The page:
I do not know if Reygadas began his career as a still photographer, but he has framed his movie so beautifully that nearly every shot seems like it could be hanging in a gallery. It is his talent for finding beauty in mundane locales, such as a subway station, or a prostitute's bedroom, that redeems his movie. While watching, there were several moments when I thought the movie might be improved by turning off the sound and simply admiring the creative cinematography and brilliant use of natural lighting. Though one might think coitus easily lends itself to film, it has been recorded countless times, and from every conceivable angle, and is more often than not simply boring. That is why Raygadas's biggest achievement may be making this trite act seem fresh and interesting again, at least from an artistic standpoint.
Ultimately, this is a challenging film to judge because, despite a meandering plot and undeveloped characters, Battle in Heaven has unique assets that made me glad I watched it. Also, while I'm sure many viewers will express nothing but contempt for this film (with good cause), I get the impression that Reygadas created the movie he intended. Any perceived failings of Battle in Heaven have nothing to do with contrived situations or ill-advised compromises. Reygadas has successfully filmed his intriguing, and disturbing, vision and the simple fact is some people are going to be turned off. Personally, while I found the movie tedious, I think it is worthwhile viewing simply for the artistry on display in the film's superb shot selection. So with hesitation I am recommending Battle in Heaven, but I strongly advice you not to watch it while eating.
Tartan Video, which deals largely with Asian cinema, has done a fine job transferring this Mexican import to DVD. Reygadas's beautiful mosaic of Mexican landscapes is presented with a clear picture and sharp attention to detail. In addition, Battle in Heaven makes great use of natural sound, and watching the movie becomes almost a proxy for actually visiting Mexico City. The only sustentative bonus feature on the DVD is a lengthy (30 minute) interview with Reygadas and the actress Anapola Mushkadiz. Though both seem somewhat uncomfortable talking at length about the film's graphic sex scenes, Reygadas provides interesting background to the movie's creation and some intriguing nuggets of his filmmaking philosophy.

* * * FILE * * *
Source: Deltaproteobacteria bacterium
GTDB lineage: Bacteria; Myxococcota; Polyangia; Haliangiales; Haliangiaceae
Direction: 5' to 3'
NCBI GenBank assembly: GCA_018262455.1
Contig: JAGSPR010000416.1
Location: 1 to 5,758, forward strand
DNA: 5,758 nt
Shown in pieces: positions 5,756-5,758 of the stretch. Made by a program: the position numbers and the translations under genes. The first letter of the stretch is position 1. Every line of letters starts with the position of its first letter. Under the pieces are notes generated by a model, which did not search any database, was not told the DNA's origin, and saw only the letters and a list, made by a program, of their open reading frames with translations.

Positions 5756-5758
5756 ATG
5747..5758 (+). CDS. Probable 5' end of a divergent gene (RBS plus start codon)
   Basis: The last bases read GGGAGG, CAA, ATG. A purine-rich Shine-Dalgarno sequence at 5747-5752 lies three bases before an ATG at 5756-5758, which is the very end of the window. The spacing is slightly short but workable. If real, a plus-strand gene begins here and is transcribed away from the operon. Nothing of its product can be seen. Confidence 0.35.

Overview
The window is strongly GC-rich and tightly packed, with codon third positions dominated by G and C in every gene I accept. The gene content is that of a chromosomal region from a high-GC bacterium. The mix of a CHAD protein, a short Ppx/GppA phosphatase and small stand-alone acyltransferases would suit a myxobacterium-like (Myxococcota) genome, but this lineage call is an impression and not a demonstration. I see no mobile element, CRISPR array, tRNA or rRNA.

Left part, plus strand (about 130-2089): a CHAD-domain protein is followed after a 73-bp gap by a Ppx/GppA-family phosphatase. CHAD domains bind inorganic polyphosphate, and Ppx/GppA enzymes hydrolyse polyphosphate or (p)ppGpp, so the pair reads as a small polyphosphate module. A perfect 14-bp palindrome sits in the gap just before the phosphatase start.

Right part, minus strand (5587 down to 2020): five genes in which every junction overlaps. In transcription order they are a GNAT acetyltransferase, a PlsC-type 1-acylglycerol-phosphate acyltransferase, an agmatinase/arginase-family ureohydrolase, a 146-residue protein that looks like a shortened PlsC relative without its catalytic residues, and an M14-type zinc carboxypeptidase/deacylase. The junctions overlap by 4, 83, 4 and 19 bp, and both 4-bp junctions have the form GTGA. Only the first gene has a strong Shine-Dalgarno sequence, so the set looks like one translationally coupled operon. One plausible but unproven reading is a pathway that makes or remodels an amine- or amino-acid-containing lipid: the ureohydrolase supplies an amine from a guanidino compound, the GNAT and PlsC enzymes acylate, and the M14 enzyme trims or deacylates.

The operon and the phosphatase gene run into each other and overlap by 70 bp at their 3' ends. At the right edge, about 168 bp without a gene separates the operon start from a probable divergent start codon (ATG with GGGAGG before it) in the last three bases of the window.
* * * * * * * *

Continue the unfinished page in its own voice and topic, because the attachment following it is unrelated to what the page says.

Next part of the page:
The Rebuttal Witnesses
Say what you will about Reygadas, but he clearly hasn't compromised his vision. Certainly, he knew this film would alienate mainstream audiences, but he made it anyway. For someone with Reygadas's talent, this was a brave move. This was also what independent film is about and, regardless of your opinion of the movie, Reygadas should be respected for creating Battle in Heaven. Now, let's see if, third time out, he gives us something we can all respect a bit more unreservedly.
Battle in Heaven is a beautiful film that should be seen (and not necessarily heard).
I'm expecting big things from you, Carlos Reygadas, so don't let me down. Not guilty.
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Scales of Justice
Studio: Tartan Video
• Interview with director Carlos Reygadas and actress Anapola Mushkadiz